In a submission to MEITY, (a non-profit legal services group that focuses on technology related issues) said that data localisation is likely to hurt the GDP. “Many developing nations look towards India as a role model for creating their own laws and frameworks,” stated. “The perceived benefits of storing data locally, i.e. generating new jobs, may potentially be offset by an associated increase in the opportunity cost for Indian entrepreneurs that wish to expand their businesses to other countries, only to be faced with data localization costs in those countries.”

Cook also echoed this, and when asked if nationalism was seen as a key reason for such laws, he said it was a part of the rationale.

“I think with all data localization, there is an element of nationalism without a doubt. I get it. I understand why,” said Cook. “It’s the new oil, effectively, and it in itself, the data processing industry is worth billions to the Indian economy. And it makes sense to put some governance or control around that.”

“That said, data protection laws are now becoming the weapon of choice in governments in geopolitical situations… what it effectively does is pushes your borders out,” he added. “If you have an extra-territorial data protection law, like the European General Data Protection Regulation, in effect, you’re globalizing your country’s political agenda in some cases.”

“In summary, it may well protect the individual data, but you have to look at what is the message behind it. Generally speaking, external view of data localization is negative, it is seen as a tool that is used by more oppressive regimes,” Cook said.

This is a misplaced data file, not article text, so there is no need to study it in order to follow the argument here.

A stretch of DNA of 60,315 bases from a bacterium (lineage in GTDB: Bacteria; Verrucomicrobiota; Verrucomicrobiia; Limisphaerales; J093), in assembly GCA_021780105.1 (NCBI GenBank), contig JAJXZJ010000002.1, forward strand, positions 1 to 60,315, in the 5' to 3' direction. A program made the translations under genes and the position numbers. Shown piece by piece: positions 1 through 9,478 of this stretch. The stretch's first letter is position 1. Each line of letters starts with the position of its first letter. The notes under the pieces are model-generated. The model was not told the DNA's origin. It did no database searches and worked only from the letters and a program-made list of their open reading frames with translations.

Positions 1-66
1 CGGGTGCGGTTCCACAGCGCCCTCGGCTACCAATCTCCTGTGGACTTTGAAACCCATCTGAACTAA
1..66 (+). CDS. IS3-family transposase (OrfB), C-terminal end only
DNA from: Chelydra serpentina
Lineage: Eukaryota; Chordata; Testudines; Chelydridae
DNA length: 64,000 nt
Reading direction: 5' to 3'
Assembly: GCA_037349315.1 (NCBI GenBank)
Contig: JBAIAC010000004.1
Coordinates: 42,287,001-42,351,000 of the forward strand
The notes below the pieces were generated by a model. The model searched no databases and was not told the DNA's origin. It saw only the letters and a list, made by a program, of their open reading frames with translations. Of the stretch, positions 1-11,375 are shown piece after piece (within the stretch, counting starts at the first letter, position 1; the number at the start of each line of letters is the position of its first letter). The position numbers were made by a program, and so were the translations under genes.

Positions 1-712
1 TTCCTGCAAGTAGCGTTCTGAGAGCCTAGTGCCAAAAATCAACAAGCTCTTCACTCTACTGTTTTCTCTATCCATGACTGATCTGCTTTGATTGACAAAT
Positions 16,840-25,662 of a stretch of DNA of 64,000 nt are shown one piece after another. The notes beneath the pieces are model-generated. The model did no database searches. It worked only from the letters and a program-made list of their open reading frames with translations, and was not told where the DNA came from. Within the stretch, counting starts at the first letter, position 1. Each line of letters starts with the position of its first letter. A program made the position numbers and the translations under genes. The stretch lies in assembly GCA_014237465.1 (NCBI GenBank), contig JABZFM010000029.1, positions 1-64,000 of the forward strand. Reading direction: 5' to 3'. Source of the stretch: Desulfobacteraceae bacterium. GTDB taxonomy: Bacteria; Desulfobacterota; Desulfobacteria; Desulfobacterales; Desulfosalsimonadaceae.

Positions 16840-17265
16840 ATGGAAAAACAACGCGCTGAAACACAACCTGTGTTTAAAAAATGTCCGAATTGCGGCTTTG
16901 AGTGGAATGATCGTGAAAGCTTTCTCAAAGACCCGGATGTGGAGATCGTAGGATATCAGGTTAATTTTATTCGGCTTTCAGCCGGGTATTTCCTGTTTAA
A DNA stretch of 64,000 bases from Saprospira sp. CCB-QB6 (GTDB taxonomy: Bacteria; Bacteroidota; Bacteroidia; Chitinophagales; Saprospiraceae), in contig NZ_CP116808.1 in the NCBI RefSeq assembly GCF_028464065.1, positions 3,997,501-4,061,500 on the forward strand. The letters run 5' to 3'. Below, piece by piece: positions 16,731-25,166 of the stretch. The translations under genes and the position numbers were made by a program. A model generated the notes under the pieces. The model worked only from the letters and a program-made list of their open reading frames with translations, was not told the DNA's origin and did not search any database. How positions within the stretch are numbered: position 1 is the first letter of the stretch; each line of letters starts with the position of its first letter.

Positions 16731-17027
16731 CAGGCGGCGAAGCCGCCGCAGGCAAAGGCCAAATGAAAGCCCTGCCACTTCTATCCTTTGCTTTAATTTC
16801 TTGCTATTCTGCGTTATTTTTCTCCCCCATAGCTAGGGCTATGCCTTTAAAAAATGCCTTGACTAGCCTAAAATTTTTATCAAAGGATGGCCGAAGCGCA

He also added that the impact on industry of excessive localisation requirements would be negative. “In my personal opinion, this is not the opinion of the VFS, in my personal opinion I don’t think India should localize the data, I think it will force Indian companies to use Indian-based resources,” Cook said. “Okay that on the surface may seem good, but those resources have to compete with the likes of Amazon, Google, all of the other big cloud based provider and compete on cost as well as service, and depending on the reports you read, the cost to the industry, of localizing data, will be quite high. So my view is that it’s not good for the Indian economy to localize data.”

Privacy by design

Cook again stressed that whatever decision the government took, the company would work to meet the requirements. At the same time, he outlined some of the ways in which VFS works to minimise the risk of compliance issues.

“We reduce our exposure by minimising the amount of data, and the amount of time we hold that data.”

“Within the organization we adopt a very much proactive approach between data protection and privacy,” he explained. “So, for example, we will use privacy by design, privacy by default techniques for any of our newer services or products or technology that we are planning or building to roll out.”

“As soon as we get the business design requirements, how we can minimize the data that is used,” Cook said. “A classic example here is if we’re trying to ascertain somebody’s age, the most common way of doing that is to ask for the date of birth. We can simplify that reduce the amount of data we have by simply saying, ‘how old are you?’ So it’s a very subtle difference, but it means we desensitise the data we hold.”

VFS does handle a huge amount of highly sensitive personal data. Cook said that the company uses automated systems to purge data as soon as it receives delivery reports from the local missions where the information is supposed to go; a similar process is also followed for paper forms—they’re sent to the mission with no copies being made, he said.

“We reduce our exposure by minimising the amount of data, and the amount of time we hold that data,” Cook said.

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This article exists as part of the online archive for HuffPost India, which closed in 2020. Some features are no longer enabled. If you have questions or concerns about this article, please contact